The thinking behind this year’s list of 10 Breakthrough Technologies began with the plow.

 

By Bill Gates for MIT Technology Review – February 27, 2019

 

I was honored when MIT Technology Review invited me to be the first guest curator of its 10 Breakthrough Technologies. Narrowing down the list was difficult. I wanted to choose things that not only will create headlines in 2019 but captured this moment in technological history—which got me thinking about how innovation has evolved over time.

My mind went to—of all things—the plow. Plows are an excellent embodiment of the history of innovation. Humans have been using them since 4000 BCE, when Mesopotamian farmers aerated soil with sharpened sticks. We’ve been slowly tinkering with and improving them ever since, and today’s plows are technological marvels.

But what exactly is the purpose of a plow? It’s a tool that creates more: more seeds planted, more crops harvested, more food to go around. In places where nutrition is hard to come by, it’s no exaggeration to say that a plow gives people more years of life. The plow—like many technologies, both ancient and modern—is about creating more of something and doing it more efficiently, so that more people can benefit.

Contrast that with lab-grown meat, one of the innovations I picked for this year’s 10 Breakthrough Technologies list. Growing animal protein in a lab isn’t about feeding more people. There’s enough livestock to feed the world already, even as demand for meat goes up. Next-generation protein isn’t about creating more—it’s about making meat better. It lets us provide for a growing and wealthier world without contributing to deforestation or emitting methane. It also allows us to enjoy hamburgers without killing any animals.

Put another way, the plow improves our quantity of life, and lab-grown meat improves our quality of life. For most of human history, we’ve put most of our innovative capacity into the former. And our efforts have paid off: worldwide life expectancy rose from 34 years in 1913 to 60 in 1973 and has reached 71 today.

Because we’re living longer, our focus is starting to shift toward well-being. This transformation is happening slowly. If you divide scientific breakthroughs into these two categories—things that improve quantity of life and things that improve quality of life—the 2009 list looks not so different from this year’s. Like most forms of progress, the change is so gradual that it’s hard to perceive. It’s a matter of decades, not years—and I believe we’re only at the midpoint of the transition.

To be clear, I don’t think humanity will stop trying to extend life spans anytime soon. We’re still far from a world where everyone everywhere lives to old age in perfect health, and it’s going to take a lot of innovation to get us there. Plus, “quantity of life” and “quality of life” are not mutually exclusive. A malaria vaccine would both save lives and make life better for children who might otherwise have been left with developmental delays from the disease.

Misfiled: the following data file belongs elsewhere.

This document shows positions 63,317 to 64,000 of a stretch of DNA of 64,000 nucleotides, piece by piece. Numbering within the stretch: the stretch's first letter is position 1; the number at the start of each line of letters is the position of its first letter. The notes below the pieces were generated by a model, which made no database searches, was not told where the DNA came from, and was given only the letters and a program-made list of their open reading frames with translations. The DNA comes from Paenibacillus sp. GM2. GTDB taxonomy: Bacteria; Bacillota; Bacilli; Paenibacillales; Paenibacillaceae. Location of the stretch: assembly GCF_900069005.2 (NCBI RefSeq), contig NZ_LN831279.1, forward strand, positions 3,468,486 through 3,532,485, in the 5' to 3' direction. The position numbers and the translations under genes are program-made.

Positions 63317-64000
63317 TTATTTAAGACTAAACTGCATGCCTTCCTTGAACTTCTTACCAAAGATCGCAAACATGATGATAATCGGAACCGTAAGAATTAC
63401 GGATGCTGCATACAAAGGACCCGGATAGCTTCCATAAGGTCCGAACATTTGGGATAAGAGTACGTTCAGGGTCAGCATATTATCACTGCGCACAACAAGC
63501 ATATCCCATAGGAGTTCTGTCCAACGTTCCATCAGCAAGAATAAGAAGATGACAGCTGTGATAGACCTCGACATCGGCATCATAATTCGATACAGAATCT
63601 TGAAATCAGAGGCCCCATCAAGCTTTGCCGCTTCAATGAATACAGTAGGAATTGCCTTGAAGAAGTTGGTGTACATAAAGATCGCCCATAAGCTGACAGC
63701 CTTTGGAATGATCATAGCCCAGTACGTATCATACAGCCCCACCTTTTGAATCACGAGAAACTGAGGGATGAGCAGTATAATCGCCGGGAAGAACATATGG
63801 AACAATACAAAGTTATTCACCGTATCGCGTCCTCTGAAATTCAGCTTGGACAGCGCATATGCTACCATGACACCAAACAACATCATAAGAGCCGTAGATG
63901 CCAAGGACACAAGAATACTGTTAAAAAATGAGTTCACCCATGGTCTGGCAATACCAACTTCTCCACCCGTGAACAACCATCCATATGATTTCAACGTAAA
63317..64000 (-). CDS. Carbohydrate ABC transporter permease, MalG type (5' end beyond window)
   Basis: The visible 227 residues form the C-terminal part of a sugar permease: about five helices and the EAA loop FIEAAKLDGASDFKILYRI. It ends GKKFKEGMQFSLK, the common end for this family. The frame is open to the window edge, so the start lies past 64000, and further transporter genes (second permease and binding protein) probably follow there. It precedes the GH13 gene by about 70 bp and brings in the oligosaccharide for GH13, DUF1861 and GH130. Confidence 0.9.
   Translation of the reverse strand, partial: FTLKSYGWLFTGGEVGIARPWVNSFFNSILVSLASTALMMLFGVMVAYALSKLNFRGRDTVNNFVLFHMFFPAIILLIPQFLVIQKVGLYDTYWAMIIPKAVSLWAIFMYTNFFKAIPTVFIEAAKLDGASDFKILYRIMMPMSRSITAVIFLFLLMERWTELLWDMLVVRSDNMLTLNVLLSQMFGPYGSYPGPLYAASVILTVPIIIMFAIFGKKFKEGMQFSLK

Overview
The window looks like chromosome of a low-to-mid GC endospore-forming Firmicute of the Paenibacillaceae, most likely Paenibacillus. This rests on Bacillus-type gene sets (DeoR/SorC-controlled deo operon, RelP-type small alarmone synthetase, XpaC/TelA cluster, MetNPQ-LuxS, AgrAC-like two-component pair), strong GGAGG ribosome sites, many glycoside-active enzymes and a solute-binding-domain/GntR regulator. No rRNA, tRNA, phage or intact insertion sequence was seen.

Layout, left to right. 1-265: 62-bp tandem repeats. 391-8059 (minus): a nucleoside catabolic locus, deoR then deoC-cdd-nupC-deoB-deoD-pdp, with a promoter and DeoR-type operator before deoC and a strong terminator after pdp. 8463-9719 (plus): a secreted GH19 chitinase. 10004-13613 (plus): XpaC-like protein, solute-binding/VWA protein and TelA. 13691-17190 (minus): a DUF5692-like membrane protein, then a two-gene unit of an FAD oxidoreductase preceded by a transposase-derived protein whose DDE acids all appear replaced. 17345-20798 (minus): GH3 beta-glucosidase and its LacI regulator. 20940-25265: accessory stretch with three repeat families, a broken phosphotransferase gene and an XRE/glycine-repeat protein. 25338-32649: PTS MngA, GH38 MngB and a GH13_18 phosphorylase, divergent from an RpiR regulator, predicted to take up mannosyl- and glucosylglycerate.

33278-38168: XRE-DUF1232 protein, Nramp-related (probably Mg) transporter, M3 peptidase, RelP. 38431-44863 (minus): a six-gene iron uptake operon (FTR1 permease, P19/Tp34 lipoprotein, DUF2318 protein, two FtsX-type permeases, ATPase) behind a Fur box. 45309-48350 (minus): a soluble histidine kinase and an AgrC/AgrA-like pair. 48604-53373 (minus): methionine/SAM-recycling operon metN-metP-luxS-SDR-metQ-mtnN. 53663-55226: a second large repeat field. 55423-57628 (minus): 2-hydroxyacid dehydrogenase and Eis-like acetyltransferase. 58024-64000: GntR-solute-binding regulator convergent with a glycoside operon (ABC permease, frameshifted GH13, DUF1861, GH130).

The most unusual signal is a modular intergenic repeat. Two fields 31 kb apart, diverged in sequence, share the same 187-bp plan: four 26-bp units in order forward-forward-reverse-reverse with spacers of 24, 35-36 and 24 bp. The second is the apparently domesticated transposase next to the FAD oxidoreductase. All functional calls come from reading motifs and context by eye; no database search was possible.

We’ve reached a point where we’re tackling both ideas at once, and that’s what makes this moment in history so interesting. If I had to predict what this list will look like a few years from now, I’d bet technologies that alleviate chronic disease will be a big theme. This won’t just include new drugs (although I would love to see new treatments for diseases like Alzheimer’s on the list). The innovations might look like a mechanical glove that helps a person with arthritis maintain flexibility, or an app that connects people experiencing major depressive episodes with the help they need.

If we could look even further out—let’s say the list 20 years from now—I would hope to see technologies that center almost entirely on well-being. I think the brilliant minds of the future will focus on more metaphysical questions: How do we make people happier? How do we create meaningful connections? How do we help everyone live a fulfilling life?

I would love to see these questions shape the 2039 list, because it would mean that we’ve successfully fought back disease (and dealt with climate change). I can’t imagine a greater sign of progress than that. For now, though, the innovations driving change are a mix of things that extend life and things that make it better. My picks reflect both. Each one gives me a different reason to be optimistic for the future, and I hope they inspire you, too.

My selections include amazing new tools that will one day save lives, from simple blood tests that predict premature birth to toilets that destroy deadly pathogens. I’m equally excited by how other technologies on the list will improve our lives. Wearable health monitors like the wrist-based ECG will warn heart patients of impending problems, while others let diabetics not only track glucose levels but manage their disease. Advanced nuclear reactors could provide carbon-free, safe, secure energy to the world.

One of my choices even offers us a peek at a future where society’s primary goal is personal fulfillment. Among many other applications, AI-driven personal agents might one day make your e-mail in-box more manageable—something that sounds trivial until you consider what possibilities open up when you have more free time.

The 30 minutes you used to spend reading e-mail could be spent doing other things. I know some people would use that time to get more work done—but I hope most would use it for pursuits like connecting with a friend over coffee, helping your child with homework, or even volunteering in your community.